Exploration news coming out of Kenya this month indicates that the country will shelve the champagne, for now, as international oil companies intensify their treasure hunt on and offshore.
Last week, United States major Anadarko Petroleum Corp. announced it had failed to find oil in its ‘Kubwa’ well on Block L-07 offshore Kenya. Read More
A section of Uganda’s business community has criticised a local content provision in the recently enacted Petroleum Exploration Development and Production Act 2013, that allows local businessmen to enter joint ventures with international firms servicing the oil and gas industry. Read More
It takes years of advanced, on-the-job training to qualify as an oil well drilling engineer—but three Ugandan women are staying the course, writes Cathy Adengo. Read More
This is the largest overseas acquisition ever made by a Chinese company, as China seeks to deepen its footprint in developed countries.
According to Xinhua News Agency, China’s three major energy companies-China Petrochemical Corporation (Sinopec), China National Petroleum Corporation (CNPC) and CNOOC – closed acquisition deals overseas worth a total of $25.4 billion in 2012. Read More
The deadlock between the government of Uganda and international oil companies over the size of the refinery to be built in Hoima District has finally been broken, a senior government official has confirmed.
“The government and the oil companies have struck a deal that it should be 30,000 barrels a day,” Assistant Petroleum Commissioner Robert Kasande told Oil in Uganda in a telephone interview.
Previously, the government had wanted to start with a small refinery producing 20,000 barrels a day, and then progressively scale it up to 120,000 barrels per day. Oil companies argued that this was too ambitious and that the majority of the crude oil should be exported through a pipeline. Read More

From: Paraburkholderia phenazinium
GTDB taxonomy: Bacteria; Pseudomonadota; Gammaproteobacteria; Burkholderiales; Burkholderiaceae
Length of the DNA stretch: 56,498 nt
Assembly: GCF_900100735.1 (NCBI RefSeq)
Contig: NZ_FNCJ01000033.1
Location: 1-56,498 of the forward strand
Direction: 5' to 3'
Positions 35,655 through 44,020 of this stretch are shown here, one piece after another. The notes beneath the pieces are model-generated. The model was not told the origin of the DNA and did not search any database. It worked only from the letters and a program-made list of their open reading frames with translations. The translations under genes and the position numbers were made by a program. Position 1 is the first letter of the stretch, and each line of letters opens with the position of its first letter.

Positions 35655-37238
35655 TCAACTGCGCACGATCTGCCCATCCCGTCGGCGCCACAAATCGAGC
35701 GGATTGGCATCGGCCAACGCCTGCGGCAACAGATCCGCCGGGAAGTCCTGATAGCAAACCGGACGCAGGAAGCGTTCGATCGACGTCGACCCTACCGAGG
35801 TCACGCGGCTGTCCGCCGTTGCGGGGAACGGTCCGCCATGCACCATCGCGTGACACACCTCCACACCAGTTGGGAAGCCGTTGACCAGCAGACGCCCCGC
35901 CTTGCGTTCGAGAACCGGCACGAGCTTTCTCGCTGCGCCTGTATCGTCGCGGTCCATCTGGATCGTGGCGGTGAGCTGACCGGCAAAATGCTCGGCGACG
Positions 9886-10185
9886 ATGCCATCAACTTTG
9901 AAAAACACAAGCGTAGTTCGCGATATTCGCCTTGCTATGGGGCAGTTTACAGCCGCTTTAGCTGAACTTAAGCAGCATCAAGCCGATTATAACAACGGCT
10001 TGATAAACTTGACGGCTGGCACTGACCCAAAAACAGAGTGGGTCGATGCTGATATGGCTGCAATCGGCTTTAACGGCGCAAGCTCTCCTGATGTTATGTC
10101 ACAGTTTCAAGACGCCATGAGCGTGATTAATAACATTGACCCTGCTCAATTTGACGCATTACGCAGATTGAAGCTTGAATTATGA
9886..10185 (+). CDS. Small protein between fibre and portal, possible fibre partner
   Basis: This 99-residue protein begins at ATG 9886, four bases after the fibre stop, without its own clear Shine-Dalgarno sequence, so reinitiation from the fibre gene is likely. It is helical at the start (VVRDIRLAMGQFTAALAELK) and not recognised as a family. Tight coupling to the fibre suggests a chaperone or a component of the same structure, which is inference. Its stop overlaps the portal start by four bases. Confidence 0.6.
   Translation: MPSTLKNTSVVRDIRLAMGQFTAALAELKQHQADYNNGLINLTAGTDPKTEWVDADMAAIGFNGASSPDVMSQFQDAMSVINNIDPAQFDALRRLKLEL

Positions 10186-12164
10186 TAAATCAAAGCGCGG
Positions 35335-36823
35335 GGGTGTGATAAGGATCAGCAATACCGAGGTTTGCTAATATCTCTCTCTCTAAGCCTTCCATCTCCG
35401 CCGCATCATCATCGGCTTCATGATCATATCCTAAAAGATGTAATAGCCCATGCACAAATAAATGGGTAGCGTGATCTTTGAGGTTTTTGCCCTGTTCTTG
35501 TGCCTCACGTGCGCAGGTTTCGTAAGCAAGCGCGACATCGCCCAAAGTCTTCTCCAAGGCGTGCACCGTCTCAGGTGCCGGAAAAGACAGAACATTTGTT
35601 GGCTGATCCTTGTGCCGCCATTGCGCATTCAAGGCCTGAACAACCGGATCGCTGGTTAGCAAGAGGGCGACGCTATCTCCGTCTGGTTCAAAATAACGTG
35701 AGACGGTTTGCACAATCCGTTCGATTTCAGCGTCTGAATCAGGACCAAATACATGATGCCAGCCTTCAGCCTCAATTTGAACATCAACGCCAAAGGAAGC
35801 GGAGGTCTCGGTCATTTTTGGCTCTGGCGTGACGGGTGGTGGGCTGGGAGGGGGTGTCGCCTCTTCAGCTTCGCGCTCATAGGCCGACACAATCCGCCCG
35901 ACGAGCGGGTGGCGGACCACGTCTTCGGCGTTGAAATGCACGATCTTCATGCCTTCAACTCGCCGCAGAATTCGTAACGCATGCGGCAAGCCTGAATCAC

Uganda’s oil industry received two belated Easter presents this week that, according to government officials, place the country on a solid path towards oil production.
Amidst jubilation following Uganda’s reported victory in the tax arbitration case against Heritage Oil and Gas in London on Wednesday; junior Minerals Minister, Peter Lokeris, revealed that President Yoweri Museveni had finally signed the Petroleum (Exploration, Development, Production) 2012 Bill, into law. Read More
Could drilling waste produced by Uganda’s oil wells be put to use in construction and agriculture rather than just being buried?
In theory, yes, writes Beatrice Ongode, citing examples from other countries; but in practice it will depend on whether it is economically viable to first treat and process the waste. Read More
The majority of the communities in the Albertine Region are unhappy with the oil companies operating there, according to findings of a study commissioned by International Alert, an international peace-building NGO.
When asked if they were “satisfied with the interaction/dialogue with oil companies”, 62 % of the respondents said they were not. An even bigger proportion (80 %) reported that they were particularly concerned that the oil companies had not released any statement to address any of their concerns. Read More
With the government estimating that Uganda’s Albertine Graben holds at least 3.5 billion barrels of oil, expectations of many Ugandans are high—but so too are fears of environmental damage.
Other natural resources already generate revenue in the oil-rich region. It is home to premier tourist destinations, including the Queen Elizabeth, Murchison Falls and Semiliki national parks. And, experts agree, it is also an ecologically ‘sensitive’ area.
A major oil spill or a fire at an oil well could result in environmental catastrophe. But, as well as fearing such a nightmare scenario, Ugandan environmentalists also worry about how the country will manage a predictable and certain result of oil production—the generation of large amounts of oil waste. Read More
Ugandan delegates attending a two-day Extractive Industries Transparency Initiative (EITI) Implementation Conference in Kampala have expressed their worry over government’s apparent reluctance to protect oil revenues from corrupt officials.
Reacting to the opening speech by Uganda’s junior Minister for Finance in charge of investments, Hon. Aston Kajara, several Ugandan delegates observed that government had not instituted adequate measures to safe guard oil revenue, yet the Public Finance Bill would be tabled soon. Read More